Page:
According to Financial Analyst, Xbox One Will Have “2-3x” Units Sold Over PS4 at Launch

on July 24, 2013 6:47 AM

If anything has been proven over the last two months since Microsoft’s unveiling of their upcoming Xbox One, it’s been that the console has seemingly been headed to a rocky start. After the outcries and controversy of its used-game policies and DRM restrictions, the recent flip-flop (or as so lovingly called, the “Xbox 180”) of Microsoft’s policies with their new console may have actually been the saving grace for the company.

Taken from the notes of Colin Sebastian, a Baird financial analyst working alongside Microsoft, it seems that the sudden and dramatic change of Microsoft’s strategy for the Xbox One has paid off in repairing some of their goodwill with gamers, and in producing higher sales and pre-orders in the recent weeks.

According to Sebastian:

“Despite losing the headline battle at E3, Microsoft’s Xbox One appears to be regaining some momentum, in part due to the used and online policy tweaks. Importantly, our supply chain checks suggest Microsoft may have the benefit of a 2-3x unit advantage at launch compared to Sony’s PS4.”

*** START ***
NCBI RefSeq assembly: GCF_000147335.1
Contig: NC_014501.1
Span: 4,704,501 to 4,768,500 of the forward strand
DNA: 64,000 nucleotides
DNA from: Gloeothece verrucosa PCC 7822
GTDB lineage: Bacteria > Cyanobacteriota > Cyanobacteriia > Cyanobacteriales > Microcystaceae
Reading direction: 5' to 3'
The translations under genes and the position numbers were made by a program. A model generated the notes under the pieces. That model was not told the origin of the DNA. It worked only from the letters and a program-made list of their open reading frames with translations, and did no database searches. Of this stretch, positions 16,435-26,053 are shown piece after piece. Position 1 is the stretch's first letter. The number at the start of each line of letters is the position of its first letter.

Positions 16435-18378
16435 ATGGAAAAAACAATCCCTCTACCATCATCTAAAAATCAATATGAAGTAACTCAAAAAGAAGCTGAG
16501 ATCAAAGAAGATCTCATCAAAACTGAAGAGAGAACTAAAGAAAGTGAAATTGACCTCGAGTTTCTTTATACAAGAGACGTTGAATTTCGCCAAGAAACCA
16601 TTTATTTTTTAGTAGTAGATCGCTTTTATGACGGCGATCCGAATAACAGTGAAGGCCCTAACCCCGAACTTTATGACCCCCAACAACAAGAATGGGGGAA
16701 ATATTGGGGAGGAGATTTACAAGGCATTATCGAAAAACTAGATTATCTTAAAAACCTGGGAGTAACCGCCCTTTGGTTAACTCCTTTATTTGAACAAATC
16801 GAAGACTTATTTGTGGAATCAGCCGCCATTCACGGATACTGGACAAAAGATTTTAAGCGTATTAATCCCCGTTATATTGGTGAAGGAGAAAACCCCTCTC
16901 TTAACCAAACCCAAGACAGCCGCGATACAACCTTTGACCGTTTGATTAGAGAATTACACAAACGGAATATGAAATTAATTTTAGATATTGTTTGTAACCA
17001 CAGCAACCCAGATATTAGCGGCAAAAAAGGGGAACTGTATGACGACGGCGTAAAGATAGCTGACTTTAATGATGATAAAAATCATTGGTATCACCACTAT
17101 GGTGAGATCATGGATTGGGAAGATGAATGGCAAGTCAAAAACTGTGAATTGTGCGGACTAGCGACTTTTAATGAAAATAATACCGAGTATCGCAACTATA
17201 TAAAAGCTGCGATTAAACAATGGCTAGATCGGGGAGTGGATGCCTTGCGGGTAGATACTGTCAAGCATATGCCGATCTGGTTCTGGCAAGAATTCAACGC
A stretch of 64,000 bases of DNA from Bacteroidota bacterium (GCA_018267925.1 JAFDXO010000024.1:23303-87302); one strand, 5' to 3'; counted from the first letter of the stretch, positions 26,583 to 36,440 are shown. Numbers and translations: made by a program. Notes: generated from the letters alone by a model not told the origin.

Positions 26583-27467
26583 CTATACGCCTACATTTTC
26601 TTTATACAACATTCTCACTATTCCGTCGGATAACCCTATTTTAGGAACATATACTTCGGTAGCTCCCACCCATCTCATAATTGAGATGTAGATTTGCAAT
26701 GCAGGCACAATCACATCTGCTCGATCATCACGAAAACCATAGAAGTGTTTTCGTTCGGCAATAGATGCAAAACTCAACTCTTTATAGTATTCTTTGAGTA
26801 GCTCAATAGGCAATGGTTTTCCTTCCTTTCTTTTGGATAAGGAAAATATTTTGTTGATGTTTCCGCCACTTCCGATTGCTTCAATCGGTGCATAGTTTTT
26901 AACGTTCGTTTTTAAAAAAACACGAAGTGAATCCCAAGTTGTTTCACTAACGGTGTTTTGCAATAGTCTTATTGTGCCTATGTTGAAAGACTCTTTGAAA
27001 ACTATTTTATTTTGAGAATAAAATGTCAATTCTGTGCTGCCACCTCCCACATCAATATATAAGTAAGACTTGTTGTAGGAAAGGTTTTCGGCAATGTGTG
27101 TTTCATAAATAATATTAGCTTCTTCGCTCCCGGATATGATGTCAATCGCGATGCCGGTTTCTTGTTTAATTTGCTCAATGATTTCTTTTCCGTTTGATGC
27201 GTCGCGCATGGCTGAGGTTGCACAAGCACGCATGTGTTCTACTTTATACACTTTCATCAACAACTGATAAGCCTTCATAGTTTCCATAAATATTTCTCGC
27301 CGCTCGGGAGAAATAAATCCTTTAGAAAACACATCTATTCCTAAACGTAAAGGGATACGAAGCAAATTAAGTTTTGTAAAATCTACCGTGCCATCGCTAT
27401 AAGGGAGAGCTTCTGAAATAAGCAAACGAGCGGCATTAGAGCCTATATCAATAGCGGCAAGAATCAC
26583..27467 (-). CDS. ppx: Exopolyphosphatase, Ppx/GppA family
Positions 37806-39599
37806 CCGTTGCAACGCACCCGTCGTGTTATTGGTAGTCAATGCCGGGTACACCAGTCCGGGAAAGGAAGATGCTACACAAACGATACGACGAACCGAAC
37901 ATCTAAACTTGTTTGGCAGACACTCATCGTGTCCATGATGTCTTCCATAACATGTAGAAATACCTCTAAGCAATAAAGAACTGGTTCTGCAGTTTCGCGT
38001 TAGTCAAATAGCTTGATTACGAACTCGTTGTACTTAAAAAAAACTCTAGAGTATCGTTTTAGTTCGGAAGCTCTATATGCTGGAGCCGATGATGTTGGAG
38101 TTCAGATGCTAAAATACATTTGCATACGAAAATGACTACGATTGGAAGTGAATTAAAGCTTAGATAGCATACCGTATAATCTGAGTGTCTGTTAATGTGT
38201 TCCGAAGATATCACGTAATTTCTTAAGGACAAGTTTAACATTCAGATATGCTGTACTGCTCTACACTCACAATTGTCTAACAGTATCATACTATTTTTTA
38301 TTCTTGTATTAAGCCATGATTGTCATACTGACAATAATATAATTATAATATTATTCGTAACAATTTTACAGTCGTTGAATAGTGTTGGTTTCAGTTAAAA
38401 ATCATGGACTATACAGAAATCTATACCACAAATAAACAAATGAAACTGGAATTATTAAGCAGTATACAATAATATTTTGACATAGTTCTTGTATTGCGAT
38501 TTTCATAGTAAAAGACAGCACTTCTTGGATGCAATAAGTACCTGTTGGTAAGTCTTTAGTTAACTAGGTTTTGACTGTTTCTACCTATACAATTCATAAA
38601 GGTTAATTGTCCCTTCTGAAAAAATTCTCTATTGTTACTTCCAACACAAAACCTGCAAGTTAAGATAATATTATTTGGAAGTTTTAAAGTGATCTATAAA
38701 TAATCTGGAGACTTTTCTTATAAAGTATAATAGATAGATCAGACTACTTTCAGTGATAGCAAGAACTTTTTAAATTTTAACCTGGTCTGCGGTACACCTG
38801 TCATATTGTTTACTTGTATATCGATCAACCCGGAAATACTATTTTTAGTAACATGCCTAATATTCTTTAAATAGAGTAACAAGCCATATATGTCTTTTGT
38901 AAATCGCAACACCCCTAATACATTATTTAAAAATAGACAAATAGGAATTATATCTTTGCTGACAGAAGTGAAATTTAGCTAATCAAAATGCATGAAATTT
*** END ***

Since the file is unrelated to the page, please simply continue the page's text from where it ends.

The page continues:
After the notes that he expects Xbox One to come out ahead of PS4, he also added that he has no concern for the $100 price difference between the two systems, as he knows that the “hardcore” audience will adopt the console for a premium charge, regardless of the launch price. Sebastian also added that Microsoft will be working with its distributors “to lessen the gap,” and to ensure the Xbox One holds a competitive place alongside the PS4.

With both consoles seemingly set to launch later this year, the initial blows of E3 this year seem to have settled. While Microsoft may have taken a few blows in its first few battles against Sony, it seems that with some re-planning and strategy changes, they may be able to take victory where it counts.

 /  Features Editor
Ryan is the Features Editor at DualShockers, with over five years' experience in the world of video games culture and writing. He holds a BA in English & Cinema from Binghamton University, and lives in New York City.
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